By Bobby Harrison/NEMS Daily Journal
JACKSON – Legislative Democrats held a news conference Tuesday to oppose Sen. Nancy Collins’ proposal to freeze the annual cost of living adjustment for members of the Public Employees Retirement System.
Democratic legislators said they are opposed to “reneging” on the contractual obligation.
Collins’ bill, which is still yet to be filed, would freeze the increases for three years. Currently, retirees receive a 3 percent increase each year. Many take their cost of living adjustments in what is known as a 13th check.
Among other things, her proposal also would halt the cost of living adjustment any year that PERS funding dropped below a designated level and expand the PERS Board to include more appointees of the governor and lieutenant governor. Currently, PERS members elect a majority of the board.
PERS oversees the pension plans for employees of state and local governments, school districts, universities and community colleges.
Collins, R-Tupelo, said she wants to begin a dialogue about a retirement system she fears is unsustainable and is costing taxpayers more each year to prop up.
The system has 58 percent of the funds needed to cover its liabilities over a 30-year period. The desired industry average is 80 percent. But Pat Robertson, PERS executive director, has said the program is solvent and steps have been taken to ensure its continued sustainability, the most recent to increase state and local governments’ contributions from 12.83 percent to 15.75 percent of an employee’s salary starting July 1.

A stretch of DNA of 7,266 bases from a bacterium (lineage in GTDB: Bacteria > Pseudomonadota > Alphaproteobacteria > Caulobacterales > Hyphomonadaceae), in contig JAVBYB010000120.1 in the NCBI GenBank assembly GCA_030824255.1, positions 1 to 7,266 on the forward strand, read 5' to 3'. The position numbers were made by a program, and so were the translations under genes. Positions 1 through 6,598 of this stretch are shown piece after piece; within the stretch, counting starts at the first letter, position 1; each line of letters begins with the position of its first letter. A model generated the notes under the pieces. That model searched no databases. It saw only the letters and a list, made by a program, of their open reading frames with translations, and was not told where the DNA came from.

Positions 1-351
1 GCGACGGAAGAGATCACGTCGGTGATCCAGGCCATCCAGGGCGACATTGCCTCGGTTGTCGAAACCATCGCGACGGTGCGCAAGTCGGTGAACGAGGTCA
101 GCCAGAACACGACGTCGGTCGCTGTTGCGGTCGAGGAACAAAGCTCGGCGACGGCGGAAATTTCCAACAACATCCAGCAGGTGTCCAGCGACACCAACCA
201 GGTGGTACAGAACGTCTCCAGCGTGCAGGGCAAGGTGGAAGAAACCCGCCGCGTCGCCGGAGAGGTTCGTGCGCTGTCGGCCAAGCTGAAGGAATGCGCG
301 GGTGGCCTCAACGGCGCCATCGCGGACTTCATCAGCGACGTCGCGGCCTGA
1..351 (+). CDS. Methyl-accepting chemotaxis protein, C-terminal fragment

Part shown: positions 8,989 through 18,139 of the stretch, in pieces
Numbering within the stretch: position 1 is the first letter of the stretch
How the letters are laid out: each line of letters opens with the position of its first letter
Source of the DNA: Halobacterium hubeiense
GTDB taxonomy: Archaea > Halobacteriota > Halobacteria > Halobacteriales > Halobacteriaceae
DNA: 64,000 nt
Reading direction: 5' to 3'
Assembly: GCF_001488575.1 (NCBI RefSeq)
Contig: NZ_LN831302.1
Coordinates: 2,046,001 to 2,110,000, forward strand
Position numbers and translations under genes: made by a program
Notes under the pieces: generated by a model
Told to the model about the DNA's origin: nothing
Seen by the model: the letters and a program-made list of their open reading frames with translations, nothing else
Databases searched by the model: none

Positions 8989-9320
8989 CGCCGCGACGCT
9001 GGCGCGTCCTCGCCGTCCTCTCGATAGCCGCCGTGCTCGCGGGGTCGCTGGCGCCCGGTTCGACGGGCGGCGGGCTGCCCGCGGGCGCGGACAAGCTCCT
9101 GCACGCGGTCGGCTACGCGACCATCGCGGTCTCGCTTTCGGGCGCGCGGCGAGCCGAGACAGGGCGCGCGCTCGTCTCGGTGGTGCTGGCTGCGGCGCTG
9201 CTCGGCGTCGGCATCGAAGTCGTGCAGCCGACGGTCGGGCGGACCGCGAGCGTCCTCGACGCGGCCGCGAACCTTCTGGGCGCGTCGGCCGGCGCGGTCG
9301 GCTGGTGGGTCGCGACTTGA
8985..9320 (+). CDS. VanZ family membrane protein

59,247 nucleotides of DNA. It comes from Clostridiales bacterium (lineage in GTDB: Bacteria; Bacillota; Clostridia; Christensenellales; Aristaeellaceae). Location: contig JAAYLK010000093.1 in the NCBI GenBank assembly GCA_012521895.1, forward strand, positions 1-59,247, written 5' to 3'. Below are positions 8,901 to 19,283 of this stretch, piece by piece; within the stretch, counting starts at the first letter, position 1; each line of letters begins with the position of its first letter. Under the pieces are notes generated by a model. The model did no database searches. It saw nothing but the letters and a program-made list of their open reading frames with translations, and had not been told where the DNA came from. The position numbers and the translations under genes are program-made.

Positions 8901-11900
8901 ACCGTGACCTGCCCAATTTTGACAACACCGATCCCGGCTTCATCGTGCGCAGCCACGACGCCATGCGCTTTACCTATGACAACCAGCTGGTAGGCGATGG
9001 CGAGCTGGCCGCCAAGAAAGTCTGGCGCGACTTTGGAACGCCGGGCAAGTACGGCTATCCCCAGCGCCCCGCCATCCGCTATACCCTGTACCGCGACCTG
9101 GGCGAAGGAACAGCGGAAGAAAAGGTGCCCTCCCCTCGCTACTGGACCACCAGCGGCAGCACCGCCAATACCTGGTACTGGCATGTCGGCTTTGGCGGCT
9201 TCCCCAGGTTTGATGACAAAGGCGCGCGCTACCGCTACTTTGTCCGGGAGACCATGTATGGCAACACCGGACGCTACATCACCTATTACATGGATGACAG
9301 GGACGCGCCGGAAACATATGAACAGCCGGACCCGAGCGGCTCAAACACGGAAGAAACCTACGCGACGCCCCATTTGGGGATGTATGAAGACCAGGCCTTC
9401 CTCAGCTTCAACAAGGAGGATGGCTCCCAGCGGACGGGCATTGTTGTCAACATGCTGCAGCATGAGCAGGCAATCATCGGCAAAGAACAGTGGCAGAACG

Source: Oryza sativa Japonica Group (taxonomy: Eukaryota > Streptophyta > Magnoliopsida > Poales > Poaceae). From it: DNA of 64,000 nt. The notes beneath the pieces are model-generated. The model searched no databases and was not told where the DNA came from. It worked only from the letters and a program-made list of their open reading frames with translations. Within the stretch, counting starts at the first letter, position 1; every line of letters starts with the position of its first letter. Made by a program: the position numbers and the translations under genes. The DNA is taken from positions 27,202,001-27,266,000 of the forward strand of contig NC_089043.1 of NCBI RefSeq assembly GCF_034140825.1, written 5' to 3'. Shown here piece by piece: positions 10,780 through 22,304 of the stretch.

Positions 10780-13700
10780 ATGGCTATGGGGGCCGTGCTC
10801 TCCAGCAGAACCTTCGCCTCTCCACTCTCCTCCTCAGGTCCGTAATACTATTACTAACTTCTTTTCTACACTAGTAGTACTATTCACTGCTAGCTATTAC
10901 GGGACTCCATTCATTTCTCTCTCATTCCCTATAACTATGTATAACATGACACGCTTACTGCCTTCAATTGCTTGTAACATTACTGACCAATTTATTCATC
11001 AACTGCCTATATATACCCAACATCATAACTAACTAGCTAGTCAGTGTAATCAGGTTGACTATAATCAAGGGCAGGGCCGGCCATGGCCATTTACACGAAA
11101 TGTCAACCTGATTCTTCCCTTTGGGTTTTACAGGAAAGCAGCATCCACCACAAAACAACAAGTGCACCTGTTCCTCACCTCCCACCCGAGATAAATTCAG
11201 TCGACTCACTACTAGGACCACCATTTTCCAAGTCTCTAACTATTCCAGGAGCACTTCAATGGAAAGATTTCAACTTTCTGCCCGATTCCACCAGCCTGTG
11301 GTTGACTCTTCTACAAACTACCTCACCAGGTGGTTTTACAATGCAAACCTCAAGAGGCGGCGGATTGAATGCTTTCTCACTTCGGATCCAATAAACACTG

Rep. Steve Holland, D-Plantersville, referring to Collins as his “dear friend” said, “She wants a dialogue. We can do it. The members of the House say no.”
Sen. Hob Bryan, D-Amory, said people currently in the system went to work in the 1960s and ’70s at low-paying jobs with money taken out of each paycheck for their retirement and it would be unfair to change their benefit package now.
The Legislative Performance Evaluation and Expenditure Review Committee, of which Collins is a member, in a recent study acknowledged “the seriousness of the funding concerns facing PERS,” but “believes PERS’s current financial condition is sufficiently sound to make any modification of current employees’ and retirees’ benefits legally inadvisable.”
PEER did recommend an expansion of the PERS Board to include “individuals with expertise in investment or financial management.”